And North America?
The US position is slightly different to those above – the Department of Justice (DOJ) and Federal Trade Commission (FTC) have always been able to review below threshold deals, even if historic and already cleared under the Hart-Scott-Rodino (HSR) Act, and no limitation period applies. Notably, the FTC is now seeking to unwind Facebook’s acquisitions of Instagram in 2012 and WhatsApp in 2014, despite both deals clearing HSR waiting periods without challenge.
In Canada, an ongoing consultation regarding competition policy and enforcement is anticipated to result in potentially significant changes. The consultation echoes themes similar to other jurisdictions – in particular, broadening application of the merger notification rules, a focus on mergers in the digital economy, considering effects of mergers on labor markets, as well as changes to Canada’s efficiencies defense. To learn more about the reforms in Canada, see our briefing here.
New approaches across Asia
In addition to South Korea’s transaction size test, several other countries in Asia have broadened their regimes in recent years – e.g. Japan introduced a voluntary mechanism for high value transactions with small targets, and has conducted several ex officio reviews into such deals, including imposing remedies in some cases. Meanwhile, changes to China’s merger control regime in 2022 make it easier to require Chinese clearance for transactions that would not otherwise need to be notified due to parties’ low sales, but which may restrict or eliminate competition.
In this context, merger reviews are at high levels in Japan, Korea and Taiwan, while China conducted around 800 reviews in each of the past two years (up 40 per cent on the previous two-year period). In response, China has decentralised merger review (provincial authorities now deal with a third of cases) and plans to increase its thresholds (see our briefing here to learn more), while South Korea is expanding its simplified process.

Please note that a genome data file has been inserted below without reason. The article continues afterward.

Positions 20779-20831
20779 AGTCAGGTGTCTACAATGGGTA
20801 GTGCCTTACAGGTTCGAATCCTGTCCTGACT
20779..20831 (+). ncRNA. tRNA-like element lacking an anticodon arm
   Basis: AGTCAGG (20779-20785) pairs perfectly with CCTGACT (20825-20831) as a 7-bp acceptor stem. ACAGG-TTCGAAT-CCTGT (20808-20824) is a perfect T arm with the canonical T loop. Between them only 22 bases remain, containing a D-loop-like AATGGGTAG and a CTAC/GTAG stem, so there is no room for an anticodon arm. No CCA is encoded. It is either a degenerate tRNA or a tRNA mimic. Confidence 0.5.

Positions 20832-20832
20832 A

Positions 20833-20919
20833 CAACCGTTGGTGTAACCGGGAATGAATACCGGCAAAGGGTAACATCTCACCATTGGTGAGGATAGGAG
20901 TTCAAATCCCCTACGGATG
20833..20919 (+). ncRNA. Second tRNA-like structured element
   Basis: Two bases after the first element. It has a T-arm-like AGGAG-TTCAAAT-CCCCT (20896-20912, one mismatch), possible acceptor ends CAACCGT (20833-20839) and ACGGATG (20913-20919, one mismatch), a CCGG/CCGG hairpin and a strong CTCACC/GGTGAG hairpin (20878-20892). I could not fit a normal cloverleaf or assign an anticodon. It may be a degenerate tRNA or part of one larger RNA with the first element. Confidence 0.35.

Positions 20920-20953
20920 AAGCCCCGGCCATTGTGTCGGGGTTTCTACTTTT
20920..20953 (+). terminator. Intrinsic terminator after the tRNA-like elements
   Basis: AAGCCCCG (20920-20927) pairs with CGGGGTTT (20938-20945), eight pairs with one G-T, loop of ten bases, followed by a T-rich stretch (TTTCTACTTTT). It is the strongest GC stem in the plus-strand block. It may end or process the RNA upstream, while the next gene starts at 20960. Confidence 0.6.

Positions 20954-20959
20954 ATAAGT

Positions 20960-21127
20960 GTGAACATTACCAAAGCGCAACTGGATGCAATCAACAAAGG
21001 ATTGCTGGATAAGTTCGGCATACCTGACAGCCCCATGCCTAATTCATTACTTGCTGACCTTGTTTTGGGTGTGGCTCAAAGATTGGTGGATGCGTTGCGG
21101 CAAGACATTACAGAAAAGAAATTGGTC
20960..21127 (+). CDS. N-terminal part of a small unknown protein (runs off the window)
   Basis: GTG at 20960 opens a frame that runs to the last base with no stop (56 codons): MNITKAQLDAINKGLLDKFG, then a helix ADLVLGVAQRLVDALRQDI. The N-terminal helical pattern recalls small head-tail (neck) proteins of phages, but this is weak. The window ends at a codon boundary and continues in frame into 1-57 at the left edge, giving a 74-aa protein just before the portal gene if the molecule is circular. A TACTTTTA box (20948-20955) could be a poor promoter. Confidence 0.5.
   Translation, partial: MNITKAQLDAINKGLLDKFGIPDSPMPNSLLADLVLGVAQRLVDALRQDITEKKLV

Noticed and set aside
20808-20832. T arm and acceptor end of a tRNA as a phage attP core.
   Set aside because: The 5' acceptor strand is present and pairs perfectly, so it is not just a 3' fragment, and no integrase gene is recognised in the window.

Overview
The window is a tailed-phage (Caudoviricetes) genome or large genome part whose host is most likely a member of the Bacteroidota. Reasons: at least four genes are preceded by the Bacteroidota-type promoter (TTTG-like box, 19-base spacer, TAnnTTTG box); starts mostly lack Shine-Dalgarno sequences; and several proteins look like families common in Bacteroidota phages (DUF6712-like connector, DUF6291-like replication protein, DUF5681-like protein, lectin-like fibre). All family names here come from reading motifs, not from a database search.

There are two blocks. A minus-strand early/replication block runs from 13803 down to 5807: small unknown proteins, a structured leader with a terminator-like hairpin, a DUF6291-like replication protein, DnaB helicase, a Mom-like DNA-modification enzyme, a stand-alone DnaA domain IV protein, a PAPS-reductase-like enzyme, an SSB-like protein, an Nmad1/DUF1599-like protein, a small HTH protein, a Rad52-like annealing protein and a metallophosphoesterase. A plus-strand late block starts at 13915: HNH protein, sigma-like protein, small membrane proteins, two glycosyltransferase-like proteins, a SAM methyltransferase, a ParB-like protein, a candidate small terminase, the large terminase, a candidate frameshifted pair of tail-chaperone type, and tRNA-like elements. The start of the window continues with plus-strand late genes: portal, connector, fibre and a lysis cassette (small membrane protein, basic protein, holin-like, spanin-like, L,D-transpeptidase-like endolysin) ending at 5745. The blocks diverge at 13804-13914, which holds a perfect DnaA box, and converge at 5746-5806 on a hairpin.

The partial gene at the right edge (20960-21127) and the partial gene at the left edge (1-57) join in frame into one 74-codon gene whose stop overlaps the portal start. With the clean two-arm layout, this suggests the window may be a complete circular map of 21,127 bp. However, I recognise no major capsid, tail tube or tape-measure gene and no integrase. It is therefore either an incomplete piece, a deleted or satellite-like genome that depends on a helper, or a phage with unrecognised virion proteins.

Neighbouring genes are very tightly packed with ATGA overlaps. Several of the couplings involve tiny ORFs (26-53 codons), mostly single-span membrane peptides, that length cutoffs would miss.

Latest antitrust and competition trends
Merger control and new theories of harm
Linked to jurisdictional creep and killer acquisitions is the trend of competition authorities looking at new theories of harm when assessing transactions for substantive concerns, with much greater focus in particular on innovation competition, dynamic competition and vertical concerns.
Internal documents, gun-jumping and merger control penalties
An enduring merger control trend is the authorities’ greater focus on parties’ internal documents, and the related risk of penalties and delays to reviews where parties fail to submit complete responses to RFIs or provide incomplete or misleading submissions.
Growth of foreign direct investment (FDI) and national security regimes
Many countries are continuing to introduce and strengthen their FDI and national security regimes, due to an evolving appreciation of what is a risk to national security and lines being blurred with economic stability.
Digitalization, Big Tech and copycat antitrust investigations
A noticeable global trend is more antitrust investigations into Big Tech, in particular for suspected infringements of rules that prohibit the abuse of a dominant position or monopolization, as well as privacy concerns.
Antitrust investigations and new areas of focus
As well as the recent focus on Big Tech, there are a number of other new areas of focus for antitrust authorities. See below to learn more about these.
More aggressive antitrust enforcement?
In the US, the Biden administration is synonymous with more aggressive enforcement in all areas of antitrust, emphasised by Lina Khan (FTC Chair) and Jonathan Kanter (DOJ Assistant Attorney General for the Antitrust Division).
The continuing rise of antitrust damages actions
The US and Canadian antitrust damages regimes are well-established and continue to thrive.
Antitrust damages actions and dominant firms
While damages claims are often thought of in the context of harm caused by cartels, there is an increasing trend of damages claims against dominant companies.